Anglo-Saxon England died a slow and torturous death. The date of 1066 CE is an easy date for historians: when William of Normandy smashed the Anglo-Saxon armies and took the throne of England for himself, it marked a very clear break with the past. But morbid symptoms had begun to appear in Anglo-Saxon society almost a century earlier. We could choose 991 CE as a turning point: when King Ethelred ‘the Unready’ instituted the Danegeld as a system of paying off the Vikings. His disastrous reign saw the total collapse of the bonds which tied Anglo-Saxon society together. Inheriting a wealthy and powerful Kingdom, King Æthelred would fail to meet the challenges of his age – and a powerful, capable and wily Viking King named Sweyn Forkbeard would be only too happy to take advantage of his shortcomings.

A 13th century depiction of King Ethelred the Unready, from the Abigdon Chronicle. Note the pattern-welded sword he bears, a symbol of kingship. (via Wikimedia Commons)

An ‘Unready’ King

History has not been kind to King Æþelræd II. He is known universally today as Æthelred ‘the Unready’, although that nickname has drifted somewhat from its original meaning. In surviving Old English sources, he was known as Æþelræd Unræd – a pun on his name. Ethelred is made up of the words ‘æðele’, meaning ‘noble’, and ‘ræd’, meaning ‘advice’ or ‘counsel’ – and his nickname is ‘un, meaning ‘not’ as it does today, plus the same ‘ræd’. Thus, he was ‘nobly-advised, the poorly-advised’ – slightly different from ‘unprepared’ or ‘unready’, but nevertheless quite scathing! Æthelred’s long rule – 37 years, one of the longest in English history – would set the stage for the long fall of Anglo-Saxon England, and the rise of King Sweyn Forkbeard.

A contemporary depiction of Ethelred the Unready’s father King Edgar ‘the Peaceful’, whose reign was pleasingly uneventful. From the New Minster Charter, 966 CE (via Wikimedia Commons)

Æthelred came to the English throne under a pall of mistrust. Æthelred was the second son of King Edgar, but Edgar’s reign is somewhat of a black-hole for historians due to the scant attention the few surviving sources give it. Historians have interpreted this as showing his 16-year reign was remarkably peaceful and stable – there was a marked down-turn in Viking raiding, and although King Edgar and his brother Eadwig at one point wholly partitioned the Kingdoms of Wessex and Mercia, the Kingdom was apparently peacefully reunited. Some have even ventured that King Edgar marked the high-point of Anglo-Saxon society. But this apogee would not last. Edgar failed to assure a smooth transition of power, and the landed Anglo-Saxon magnates were deeply split between his two sons: the fourteen-year old Edward and Æthelred, four years his junior. Though Edward was Edgar’s undisputed eldest son, and he initially acceded to the throne without challenge, his assent was not unanimous. He was prone to wild and violent outbursts, and unpredictable and alienating behaviour – an opposition quickly formed around Æthelred as an alternative candidate.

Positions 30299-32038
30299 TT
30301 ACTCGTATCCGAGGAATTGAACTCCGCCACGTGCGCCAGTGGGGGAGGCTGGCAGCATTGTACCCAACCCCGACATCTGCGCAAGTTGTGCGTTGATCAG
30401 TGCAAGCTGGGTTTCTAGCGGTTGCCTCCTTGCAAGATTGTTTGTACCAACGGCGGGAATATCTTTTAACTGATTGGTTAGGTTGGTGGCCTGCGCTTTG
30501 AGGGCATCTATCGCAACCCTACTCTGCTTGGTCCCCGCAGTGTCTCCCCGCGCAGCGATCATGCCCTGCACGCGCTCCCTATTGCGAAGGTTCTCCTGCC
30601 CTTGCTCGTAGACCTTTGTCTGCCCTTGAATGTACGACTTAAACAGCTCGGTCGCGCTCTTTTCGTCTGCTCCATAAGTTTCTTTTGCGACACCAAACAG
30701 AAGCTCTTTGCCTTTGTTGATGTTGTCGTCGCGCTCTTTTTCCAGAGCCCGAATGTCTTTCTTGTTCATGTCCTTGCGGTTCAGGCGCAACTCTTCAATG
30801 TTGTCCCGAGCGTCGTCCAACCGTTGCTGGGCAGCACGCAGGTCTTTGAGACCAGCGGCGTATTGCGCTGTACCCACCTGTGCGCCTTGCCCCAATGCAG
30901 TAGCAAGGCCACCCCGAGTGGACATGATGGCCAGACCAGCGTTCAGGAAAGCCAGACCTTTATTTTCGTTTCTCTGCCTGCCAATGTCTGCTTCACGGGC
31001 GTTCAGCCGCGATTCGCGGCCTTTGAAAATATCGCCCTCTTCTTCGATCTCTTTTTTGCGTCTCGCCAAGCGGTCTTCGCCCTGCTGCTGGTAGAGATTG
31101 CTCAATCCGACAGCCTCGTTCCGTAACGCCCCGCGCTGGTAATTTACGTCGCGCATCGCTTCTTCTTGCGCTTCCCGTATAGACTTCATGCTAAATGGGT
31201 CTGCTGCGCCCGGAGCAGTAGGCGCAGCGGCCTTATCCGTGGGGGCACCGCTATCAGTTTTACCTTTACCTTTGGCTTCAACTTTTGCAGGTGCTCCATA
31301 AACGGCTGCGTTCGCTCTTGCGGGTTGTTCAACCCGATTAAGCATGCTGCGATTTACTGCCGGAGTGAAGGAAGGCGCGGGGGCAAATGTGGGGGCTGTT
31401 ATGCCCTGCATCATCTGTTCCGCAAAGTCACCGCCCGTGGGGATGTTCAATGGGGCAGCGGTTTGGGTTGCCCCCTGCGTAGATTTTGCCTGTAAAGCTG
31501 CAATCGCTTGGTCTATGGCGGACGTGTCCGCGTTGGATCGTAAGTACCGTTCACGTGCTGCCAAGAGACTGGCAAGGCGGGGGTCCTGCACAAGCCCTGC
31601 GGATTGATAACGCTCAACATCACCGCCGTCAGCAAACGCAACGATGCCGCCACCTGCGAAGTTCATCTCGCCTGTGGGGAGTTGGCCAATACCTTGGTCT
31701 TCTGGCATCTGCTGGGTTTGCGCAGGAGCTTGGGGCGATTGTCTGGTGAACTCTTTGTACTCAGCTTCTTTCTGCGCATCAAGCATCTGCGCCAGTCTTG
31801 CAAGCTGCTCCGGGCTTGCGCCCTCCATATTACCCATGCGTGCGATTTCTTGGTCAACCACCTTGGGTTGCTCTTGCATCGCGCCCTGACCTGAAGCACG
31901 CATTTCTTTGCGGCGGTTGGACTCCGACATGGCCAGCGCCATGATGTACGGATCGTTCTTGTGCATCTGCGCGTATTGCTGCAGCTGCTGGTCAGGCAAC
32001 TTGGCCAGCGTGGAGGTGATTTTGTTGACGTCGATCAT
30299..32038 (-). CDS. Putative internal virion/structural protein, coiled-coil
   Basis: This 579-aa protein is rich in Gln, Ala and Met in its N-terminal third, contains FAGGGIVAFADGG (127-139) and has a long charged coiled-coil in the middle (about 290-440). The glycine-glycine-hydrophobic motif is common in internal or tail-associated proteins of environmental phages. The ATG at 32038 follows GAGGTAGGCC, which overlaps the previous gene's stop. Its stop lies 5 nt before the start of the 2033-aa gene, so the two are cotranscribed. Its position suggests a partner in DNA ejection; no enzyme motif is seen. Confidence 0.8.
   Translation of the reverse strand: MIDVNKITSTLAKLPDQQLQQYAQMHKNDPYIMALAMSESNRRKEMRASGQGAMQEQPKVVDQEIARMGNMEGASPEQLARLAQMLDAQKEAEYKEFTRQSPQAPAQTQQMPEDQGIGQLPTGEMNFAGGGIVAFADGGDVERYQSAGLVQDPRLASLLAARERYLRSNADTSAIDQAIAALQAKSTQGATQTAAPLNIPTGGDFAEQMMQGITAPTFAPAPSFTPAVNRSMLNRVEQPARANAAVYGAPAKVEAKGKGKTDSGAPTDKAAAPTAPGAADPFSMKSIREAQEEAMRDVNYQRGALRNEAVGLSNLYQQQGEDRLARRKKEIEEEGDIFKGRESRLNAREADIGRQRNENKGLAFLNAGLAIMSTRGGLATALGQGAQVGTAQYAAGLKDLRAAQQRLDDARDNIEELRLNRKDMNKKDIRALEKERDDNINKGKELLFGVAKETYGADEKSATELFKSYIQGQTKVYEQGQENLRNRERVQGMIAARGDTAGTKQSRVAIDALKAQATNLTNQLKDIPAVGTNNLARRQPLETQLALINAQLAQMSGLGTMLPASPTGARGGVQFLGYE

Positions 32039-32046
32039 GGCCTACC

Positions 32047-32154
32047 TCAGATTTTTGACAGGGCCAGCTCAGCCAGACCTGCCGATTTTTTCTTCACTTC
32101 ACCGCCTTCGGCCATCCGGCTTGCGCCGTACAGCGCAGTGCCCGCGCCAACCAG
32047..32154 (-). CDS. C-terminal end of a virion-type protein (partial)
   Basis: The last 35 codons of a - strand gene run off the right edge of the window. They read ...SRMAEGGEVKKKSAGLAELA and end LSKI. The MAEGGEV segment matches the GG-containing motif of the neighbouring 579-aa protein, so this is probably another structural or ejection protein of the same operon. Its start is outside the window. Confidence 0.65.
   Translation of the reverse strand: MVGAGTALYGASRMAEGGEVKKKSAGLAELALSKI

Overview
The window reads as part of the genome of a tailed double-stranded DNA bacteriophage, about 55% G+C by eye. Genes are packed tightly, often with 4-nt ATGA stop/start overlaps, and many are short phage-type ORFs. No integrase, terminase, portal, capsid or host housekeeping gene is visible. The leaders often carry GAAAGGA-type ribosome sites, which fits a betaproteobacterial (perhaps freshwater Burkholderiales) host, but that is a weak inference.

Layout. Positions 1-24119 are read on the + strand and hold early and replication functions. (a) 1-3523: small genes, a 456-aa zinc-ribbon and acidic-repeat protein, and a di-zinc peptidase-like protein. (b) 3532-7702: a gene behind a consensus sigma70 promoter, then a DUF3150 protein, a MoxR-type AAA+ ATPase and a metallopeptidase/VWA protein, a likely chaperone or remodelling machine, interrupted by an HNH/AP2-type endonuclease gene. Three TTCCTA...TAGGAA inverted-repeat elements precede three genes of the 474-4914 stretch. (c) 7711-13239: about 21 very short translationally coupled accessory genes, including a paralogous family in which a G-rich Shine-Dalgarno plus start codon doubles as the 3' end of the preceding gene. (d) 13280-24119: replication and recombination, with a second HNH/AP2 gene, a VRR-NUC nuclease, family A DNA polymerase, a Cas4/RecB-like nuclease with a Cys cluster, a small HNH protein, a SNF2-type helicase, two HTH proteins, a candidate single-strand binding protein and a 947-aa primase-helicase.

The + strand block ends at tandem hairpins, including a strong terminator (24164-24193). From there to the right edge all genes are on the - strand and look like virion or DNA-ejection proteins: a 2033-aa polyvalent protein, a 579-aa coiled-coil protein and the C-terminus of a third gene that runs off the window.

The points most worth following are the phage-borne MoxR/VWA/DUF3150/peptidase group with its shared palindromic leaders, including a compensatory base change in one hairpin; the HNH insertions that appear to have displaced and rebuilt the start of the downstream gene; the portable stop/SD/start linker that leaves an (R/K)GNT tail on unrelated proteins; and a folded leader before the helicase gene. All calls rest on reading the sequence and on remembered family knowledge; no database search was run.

Murder of a Brother

Things came to a head in 978 CE, when Æthelred’s retainers murdered the young King Edward. Æthelred himself was still only 12 years of age at the oldest, and so cannot be assigned much responsibility for the maneuvering which resulted in his accession – Anglo-Saxon writers have been quick to blame Aethelred’s mother Queen Ælfthryth, but historians are wary that this plays into ‘scheming woman’ tropes that were the common saw of misogynist ecclesiastical writers. But nevertheless, the seizure of power by Æthelred’s faction was widely seen as a shocking and unprincipled action which deeply tarnished the legitimacy of the throne. Whilst Anglo-Saxon society was deeply violent, such a naked and un-Christian power-grab was unseemly and uncomfortable.

The fortified burhs constructed over the previous century of West Saxon rule over England had created a secure, stable and prosperous Kingdom. Modern illustration of a fortified Anglo-Saxon settlement. (via Huntingdonshire History Festival)

But Ethelred the Unready did not inherit a broken Kingdom in deep crisis: his father’s reign had been peaceful and prosperous. The Viking invasions that had defined the last century had slackened, and all of England from the Lowlands of Scotland to the tip of Cornwall was (fairly) unified behind the Kings of the House of Wessex. The pause in Viking raiding and the ensuing political stability meant that England’s wealth was growing, with new monasteries founded by the Late Anglo-Saxon Kings, flourishing fortified burhs and growing trading wealth driven by Anglo-Saxon craftsmanship. Areas of the former Danelaw remained northward-looking, maintaining strong trading and social relationships with Scandinavia, but the wealth created by these links now flowed into the coffers of English rulers.

Danes And Normans

But there were rumblings of future problems. Starting from 980 CE, small Danish raids began to take place on the eastern coast of England. These have been linked to the Christianizing efforts of King Harald Bluetooth: Vikings who refused to convert were sometimes exiled, or left voluntarily of their own accord – and England was a tempting target for raiding. These exiled Danes found a home-away-from-home at the court of Duke Richard of Normandy. The Normans were the cousins of the Scandinavian Vikings, having originally been Vikings who had been bought off with the grant of an area on the north coast of France – and so were more than happy to host the exiled Danes.